End Presidential Term Limits?
New York University History Professor Jonathan Zimmerman argues in an Op-Ed at The Washington Post that we ought to repeal the 22nd Amendment, which since its ratification in 1951 has served to limit the time that one person can serve as President:
Ratified by the states in 1951, the 22nd Amendment was an “undisguised slap at the memory of Franklin D. Roosevelt,” wrote Clinton Rossiter, one of the era’s leading political scientists. It also reflected “a shocking lack of faith in the common sense and good judgment of the people,” Rossiter said.
He was right. Every Republican in Congress voted for the amendment, while its handful of Democratic supporters were mostly legislators who had broken with FDR and his New Deal. When they succeeded in limiting the presidency to two terms, they limited democracy itself.
“I think our people are to be safely trusted with their own destiny,” Sen. Claude Pepper (D-Fla.) argued in 1947. “We do not need to protect the American people with a prohibition against a president whom they do not wish to elect; and if they wanted to elect him, have we the right to deny them the power?”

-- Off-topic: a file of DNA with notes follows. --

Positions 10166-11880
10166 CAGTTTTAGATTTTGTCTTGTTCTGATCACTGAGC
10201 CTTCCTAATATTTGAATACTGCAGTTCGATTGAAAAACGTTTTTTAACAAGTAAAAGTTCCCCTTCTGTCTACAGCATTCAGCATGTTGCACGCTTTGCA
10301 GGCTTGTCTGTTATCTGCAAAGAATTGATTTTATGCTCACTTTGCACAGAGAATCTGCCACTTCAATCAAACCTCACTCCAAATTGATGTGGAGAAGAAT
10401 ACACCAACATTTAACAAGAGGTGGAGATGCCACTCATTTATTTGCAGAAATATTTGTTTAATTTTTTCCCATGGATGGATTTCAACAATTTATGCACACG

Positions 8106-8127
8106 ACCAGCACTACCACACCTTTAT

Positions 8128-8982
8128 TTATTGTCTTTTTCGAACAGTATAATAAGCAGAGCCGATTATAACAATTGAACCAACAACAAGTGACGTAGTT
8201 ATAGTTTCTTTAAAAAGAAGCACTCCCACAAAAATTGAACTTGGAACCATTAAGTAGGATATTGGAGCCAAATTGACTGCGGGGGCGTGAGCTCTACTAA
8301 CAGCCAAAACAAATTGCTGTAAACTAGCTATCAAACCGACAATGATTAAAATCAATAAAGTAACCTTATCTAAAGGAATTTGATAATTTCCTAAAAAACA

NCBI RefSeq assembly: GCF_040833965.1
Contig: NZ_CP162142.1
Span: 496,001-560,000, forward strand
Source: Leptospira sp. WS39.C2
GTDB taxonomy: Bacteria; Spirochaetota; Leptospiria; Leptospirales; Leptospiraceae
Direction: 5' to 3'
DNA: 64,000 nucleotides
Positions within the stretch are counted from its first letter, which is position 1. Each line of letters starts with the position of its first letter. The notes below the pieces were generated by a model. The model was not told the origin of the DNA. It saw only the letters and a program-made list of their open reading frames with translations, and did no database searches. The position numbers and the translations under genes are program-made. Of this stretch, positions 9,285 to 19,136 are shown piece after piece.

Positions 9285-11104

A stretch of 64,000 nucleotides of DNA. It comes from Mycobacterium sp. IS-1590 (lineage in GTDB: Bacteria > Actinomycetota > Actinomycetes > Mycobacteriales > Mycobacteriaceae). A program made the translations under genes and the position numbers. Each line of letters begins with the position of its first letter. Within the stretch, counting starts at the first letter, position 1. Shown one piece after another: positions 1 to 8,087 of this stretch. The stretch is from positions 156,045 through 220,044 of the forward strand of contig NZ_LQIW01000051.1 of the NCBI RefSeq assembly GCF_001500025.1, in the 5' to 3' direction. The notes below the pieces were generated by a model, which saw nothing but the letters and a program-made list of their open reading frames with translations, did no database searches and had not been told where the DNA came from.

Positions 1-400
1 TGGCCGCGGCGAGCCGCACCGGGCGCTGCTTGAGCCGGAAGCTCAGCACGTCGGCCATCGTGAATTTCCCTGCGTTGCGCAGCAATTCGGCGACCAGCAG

It’s time to put that power back where it belongs. When Ronald Reagan was serving his second term, some Republicans briefly floated the idea of removing term limits so he could run again. The effort went nowhere, but it was right on principle. Barack Obama should be allowed to stand for re election just as citizens should be allowed to vote for — or against — him. Anything less diminishes our leaders and ourselves.
One thing worth noting off the top about these discussions about repealing the 22nd Amendment is that it strikes me as unlikely that any such effort could succeed in today’s political environment unless it explicitly provided that it would not apply to the person currently sitting in the White House. Given the requirements for a 2/3 vote in Congress and the support of 3/4 of the states, it’s simply not practical to believe that you’d get bipartisan support for something that could potentially keep Barack Obama in office another four years, or longer, after 2017. The same would be true if the President were a Republican. Therefore, I’d expect that a repeal Amendment would only succeed if it included language providing that it does not apply to person serving as President at the time it’s ratified, much like the 22nd Amendment has language that provided it would not apply to whomever was in office when it was ratified. That would alleviate concerns of those on the right like Stephen Green about a third Obama term.